Affordable housing isn’t just a problem in downtown Traverse City, but for farmers and agriculture workers as well.
Local agriculture is increasingly appreciated not just for tasty food but also for community health -and what’s good for our health can also be good for business.
The Northwest Michigan Food and Farming Network (FFN) has a brand new logo and five gorgeous new fact sheets highlighting progress in building northwest Michigan’s agricultural future.
Never before has there been so much interest among schools in buying local farm foods. And these efforts, according to polls, are supported by parents who want schools to take care of their kids by serving them healthy food. Farms can play a big role in helping them do just that.
Yet despite technology’s advancements, the last time I checked food isn’t grown by the judicious application of ones and zeros. Websites don’t plant seeds, and microchips don’t worry about organic certification audits. I’ve never known a software company to bring a handful of loam to its nose and smile at its richness, or let slip a tear of joy at the birth of a calf. With technology taking over our lives, is agriculture still relevant in a world racing to leave old ways behind? Solidly I say the answer is yes.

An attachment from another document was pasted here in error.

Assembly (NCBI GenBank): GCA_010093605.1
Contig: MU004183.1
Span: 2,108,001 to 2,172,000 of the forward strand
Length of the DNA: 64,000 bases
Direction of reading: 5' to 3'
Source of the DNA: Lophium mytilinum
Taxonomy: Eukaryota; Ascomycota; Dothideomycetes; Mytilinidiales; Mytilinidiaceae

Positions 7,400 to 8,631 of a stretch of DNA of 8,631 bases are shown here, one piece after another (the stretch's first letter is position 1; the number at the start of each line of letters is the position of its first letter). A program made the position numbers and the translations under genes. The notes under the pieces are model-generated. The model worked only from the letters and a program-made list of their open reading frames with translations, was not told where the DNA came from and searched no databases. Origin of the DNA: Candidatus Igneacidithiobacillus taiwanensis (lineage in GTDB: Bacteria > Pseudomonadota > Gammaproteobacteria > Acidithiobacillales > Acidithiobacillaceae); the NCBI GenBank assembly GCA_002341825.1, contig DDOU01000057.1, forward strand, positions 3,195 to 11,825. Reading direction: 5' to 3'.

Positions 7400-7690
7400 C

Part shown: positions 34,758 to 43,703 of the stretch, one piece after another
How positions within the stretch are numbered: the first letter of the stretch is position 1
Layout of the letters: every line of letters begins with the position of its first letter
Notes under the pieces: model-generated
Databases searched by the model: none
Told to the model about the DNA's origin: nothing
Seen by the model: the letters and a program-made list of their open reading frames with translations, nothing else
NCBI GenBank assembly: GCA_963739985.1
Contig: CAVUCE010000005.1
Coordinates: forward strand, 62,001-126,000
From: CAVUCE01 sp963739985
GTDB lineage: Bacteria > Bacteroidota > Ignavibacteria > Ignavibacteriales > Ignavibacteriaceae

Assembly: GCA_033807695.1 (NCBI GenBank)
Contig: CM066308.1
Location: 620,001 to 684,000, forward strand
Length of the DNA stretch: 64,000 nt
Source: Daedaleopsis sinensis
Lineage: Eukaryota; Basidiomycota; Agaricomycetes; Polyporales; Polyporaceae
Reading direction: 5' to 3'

While there are measures we wish would have made it into the just-passed Farm Bill, we’re pleased that it includes renewal of funding for programs that only started to see serious funding in the 2008 Farm Bill-renewable energy, beginning farmers, organic farming, local food economies, and support for farmers who grow the food we really need to eat, fruit and vegetables. While still a small slice of the Farm Bill spending, it is a positive direction.